A boy watches 'Thomas the Tank Engine' on YouTube. Photo: Jessica Rinaldi/The Boston Globe via Getty Images.
About 81% of parents with children 11-years-old or younger say they let their child watch videos on YouTube, according to a new report from Pew Research Center.
Why it matters: Researchers and tech companies are increasingly collecting data on kids' usage of platforms like YouTube to help correlate long-term cognitive effects. The report found that a majority of parents whose children watch videos on YouTube say their children have seen disturbing content on the site.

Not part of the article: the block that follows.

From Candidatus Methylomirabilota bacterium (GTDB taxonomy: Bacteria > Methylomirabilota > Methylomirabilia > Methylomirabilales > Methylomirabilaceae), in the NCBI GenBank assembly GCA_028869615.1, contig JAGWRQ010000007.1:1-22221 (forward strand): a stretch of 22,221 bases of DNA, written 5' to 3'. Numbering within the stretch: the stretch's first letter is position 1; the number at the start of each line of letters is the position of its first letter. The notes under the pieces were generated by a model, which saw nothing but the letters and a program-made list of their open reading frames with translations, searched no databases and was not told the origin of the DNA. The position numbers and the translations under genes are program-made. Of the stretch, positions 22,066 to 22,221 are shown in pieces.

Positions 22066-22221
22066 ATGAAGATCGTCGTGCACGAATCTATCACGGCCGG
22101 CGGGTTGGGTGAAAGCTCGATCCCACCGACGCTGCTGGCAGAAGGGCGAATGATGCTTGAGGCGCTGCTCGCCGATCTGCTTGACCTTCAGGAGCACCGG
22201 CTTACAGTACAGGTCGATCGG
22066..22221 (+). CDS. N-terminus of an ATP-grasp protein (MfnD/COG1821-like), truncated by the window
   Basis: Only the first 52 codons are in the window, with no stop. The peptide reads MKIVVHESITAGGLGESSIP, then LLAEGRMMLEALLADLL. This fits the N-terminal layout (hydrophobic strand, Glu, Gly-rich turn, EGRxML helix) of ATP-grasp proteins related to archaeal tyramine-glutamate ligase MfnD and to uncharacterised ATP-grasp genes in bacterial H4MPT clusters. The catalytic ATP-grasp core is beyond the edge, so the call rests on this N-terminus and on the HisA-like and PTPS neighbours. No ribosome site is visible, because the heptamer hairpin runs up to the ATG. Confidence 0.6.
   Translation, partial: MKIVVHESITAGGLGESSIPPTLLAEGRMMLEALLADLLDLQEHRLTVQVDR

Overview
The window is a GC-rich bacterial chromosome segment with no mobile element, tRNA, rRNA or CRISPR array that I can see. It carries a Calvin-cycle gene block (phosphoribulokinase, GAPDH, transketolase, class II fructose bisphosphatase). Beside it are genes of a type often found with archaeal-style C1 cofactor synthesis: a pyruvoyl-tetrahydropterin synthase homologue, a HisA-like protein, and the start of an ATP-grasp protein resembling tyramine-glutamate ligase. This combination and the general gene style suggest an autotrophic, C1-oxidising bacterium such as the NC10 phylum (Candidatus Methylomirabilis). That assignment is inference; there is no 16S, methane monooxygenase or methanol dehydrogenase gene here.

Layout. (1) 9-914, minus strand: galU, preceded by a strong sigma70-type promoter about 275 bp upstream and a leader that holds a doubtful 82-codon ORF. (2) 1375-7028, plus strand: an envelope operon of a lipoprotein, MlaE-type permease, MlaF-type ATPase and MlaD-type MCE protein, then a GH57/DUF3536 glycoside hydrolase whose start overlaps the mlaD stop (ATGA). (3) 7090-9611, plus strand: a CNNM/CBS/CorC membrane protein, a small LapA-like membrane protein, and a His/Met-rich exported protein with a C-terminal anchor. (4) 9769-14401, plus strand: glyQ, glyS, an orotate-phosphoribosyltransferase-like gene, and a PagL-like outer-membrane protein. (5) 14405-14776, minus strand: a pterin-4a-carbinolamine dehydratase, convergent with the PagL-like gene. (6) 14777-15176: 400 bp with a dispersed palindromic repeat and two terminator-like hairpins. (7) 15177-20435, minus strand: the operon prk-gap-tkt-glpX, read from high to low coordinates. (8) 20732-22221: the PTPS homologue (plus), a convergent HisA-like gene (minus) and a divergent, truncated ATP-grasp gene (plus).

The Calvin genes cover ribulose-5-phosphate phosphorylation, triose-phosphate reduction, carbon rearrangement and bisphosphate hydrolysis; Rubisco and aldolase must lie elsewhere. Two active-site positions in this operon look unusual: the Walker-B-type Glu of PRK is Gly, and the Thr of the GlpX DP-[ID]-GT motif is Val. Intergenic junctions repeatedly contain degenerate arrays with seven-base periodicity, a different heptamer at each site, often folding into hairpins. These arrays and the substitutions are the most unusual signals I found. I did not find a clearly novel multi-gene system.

The survey focused on YouTube which says its platform is not intended for children younger than 13, whereas YouTube Kids has enhanced parental controls and was not surveyed by Pew.
By the numbers: 60% of users surveyed say they sometimes encounter videos that show people engaging in dangerous or troubling behavior.
- Among parents who let their young child watch content on YouTube, 61% say they have encountered content that they felt was unsuitable for children.
The bottom line: YouTube's algorithm plays a prominent role of what's "up next," which has played many deceiving animated videos for the wrong eyes, per The Verge. And yet, one-fifth of the most-recommended videos were geared toward children, Pew says.